Many CKD patients and their families have questions about vitamins – should they take vitamins, which ones and how much? Often they receive different advice from different people. Over-the-counter vitamins seem like a safe “back-up” to a healthy diet and the benefits, while often vague, are touted by the media, alternative healthcare practitioners, and numerous books.
This past week a study was published in the Journal of American Medical Association that all CKD patients with diabetes should be aware of. Researchers were trying to determine if vitamin therapy could slow down the progression of kidney disease and prevent heart attacks and stroke. In this study, patients with diabetes and diabetic kidney disease who took high dose B-vitamin therapy had a greater decrease in kidney function and much higher rates of heart attacks and strokes compared with those who took a placebo!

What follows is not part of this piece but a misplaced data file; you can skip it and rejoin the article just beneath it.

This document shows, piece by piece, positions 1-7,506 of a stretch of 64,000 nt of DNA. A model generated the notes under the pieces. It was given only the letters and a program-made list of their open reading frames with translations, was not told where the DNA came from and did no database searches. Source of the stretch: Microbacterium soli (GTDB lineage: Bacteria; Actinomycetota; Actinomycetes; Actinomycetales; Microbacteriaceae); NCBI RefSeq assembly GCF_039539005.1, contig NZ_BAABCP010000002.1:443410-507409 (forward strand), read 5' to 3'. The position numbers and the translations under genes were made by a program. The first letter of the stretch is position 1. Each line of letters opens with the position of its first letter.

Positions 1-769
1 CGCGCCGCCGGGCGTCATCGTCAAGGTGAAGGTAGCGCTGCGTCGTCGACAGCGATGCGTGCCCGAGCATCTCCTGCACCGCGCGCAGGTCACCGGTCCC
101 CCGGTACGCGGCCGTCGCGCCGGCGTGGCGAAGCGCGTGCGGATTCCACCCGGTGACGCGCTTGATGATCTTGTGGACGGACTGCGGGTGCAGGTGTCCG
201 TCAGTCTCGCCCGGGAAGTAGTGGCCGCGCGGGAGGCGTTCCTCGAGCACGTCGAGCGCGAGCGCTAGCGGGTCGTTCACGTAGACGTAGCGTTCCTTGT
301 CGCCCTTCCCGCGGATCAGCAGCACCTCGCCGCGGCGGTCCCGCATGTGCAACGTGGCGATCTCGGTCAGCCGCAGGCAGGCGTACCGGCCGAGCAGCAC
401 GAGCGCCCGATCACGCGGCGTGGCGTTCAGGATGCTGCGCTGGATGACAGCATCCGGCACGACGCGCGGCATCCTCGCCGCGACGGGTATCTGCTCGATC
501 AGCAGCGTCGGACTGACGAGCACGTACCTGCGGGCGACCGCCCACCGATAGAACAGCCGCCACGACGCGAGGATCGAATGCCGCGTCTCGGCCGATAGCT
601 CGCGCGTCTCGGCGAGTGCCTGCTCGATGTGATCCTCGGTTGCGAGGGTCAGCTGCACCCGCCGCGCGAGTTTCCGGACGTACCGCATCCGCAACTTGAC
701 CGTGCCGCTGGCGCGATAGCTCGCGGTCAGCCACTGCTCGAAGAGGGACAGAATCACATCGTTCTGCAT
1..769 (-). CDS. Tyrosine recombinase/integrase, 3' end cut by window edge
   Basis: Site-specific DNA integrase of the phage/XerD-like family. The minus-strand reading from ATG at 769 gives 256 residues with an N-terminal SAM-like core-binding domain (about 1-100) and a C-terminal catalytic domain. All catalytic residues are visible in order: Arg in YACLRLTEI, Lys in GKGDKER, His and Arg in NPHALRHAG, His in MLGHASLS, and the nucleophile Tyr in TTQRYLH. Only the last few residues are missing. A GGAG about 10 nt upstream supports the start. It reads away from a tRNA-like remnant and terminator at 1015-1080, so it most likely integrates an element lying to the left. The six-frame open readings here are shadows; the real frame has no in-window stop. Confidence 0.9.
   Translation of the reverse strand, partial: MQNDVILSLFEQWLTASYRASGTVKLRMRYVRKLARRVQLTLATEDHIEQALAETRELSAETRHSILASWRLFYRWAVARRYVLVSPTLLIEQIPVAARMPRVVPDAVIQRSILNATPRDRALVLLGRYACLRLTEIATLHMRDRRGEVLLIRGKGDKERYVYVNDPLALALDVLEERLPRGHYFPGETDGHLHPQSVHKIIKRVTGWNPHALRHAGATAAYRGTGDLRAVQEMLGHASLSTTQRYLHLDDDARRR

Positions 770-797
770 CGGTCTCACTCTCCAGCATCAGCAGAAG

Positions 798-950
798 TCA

The doses of folic acid, vitamin B12, and, vitamin B6 used in the study are considered “pharmacological” which means to have a “drug-like” effect and significantly higher than the daily recommended intake. What is concerning however is that some over-the-counter vitamin preparations contain high amounts of some of these same vitamins. B complex vitamins may provide as much as four times the Vitamin B6 used in this study and a single nutrient supplement like vitamin B12 can be commonly found at the dose used. These vitamins are all “water soluble” and are filtered by your kidneys.
What does this mean for someone with chronic kidney disease and diabetes? Well I would strongly recommend talking to your kidney care team and reviewing all of your vitamins. If you’re taking any large doses of B-vitamins that weren’t prescribed by your physician, stop them. Talk to your renal team before starting any new products.
This study leaves us with many questions but it serves as an important warning that you can have too much of a good thing.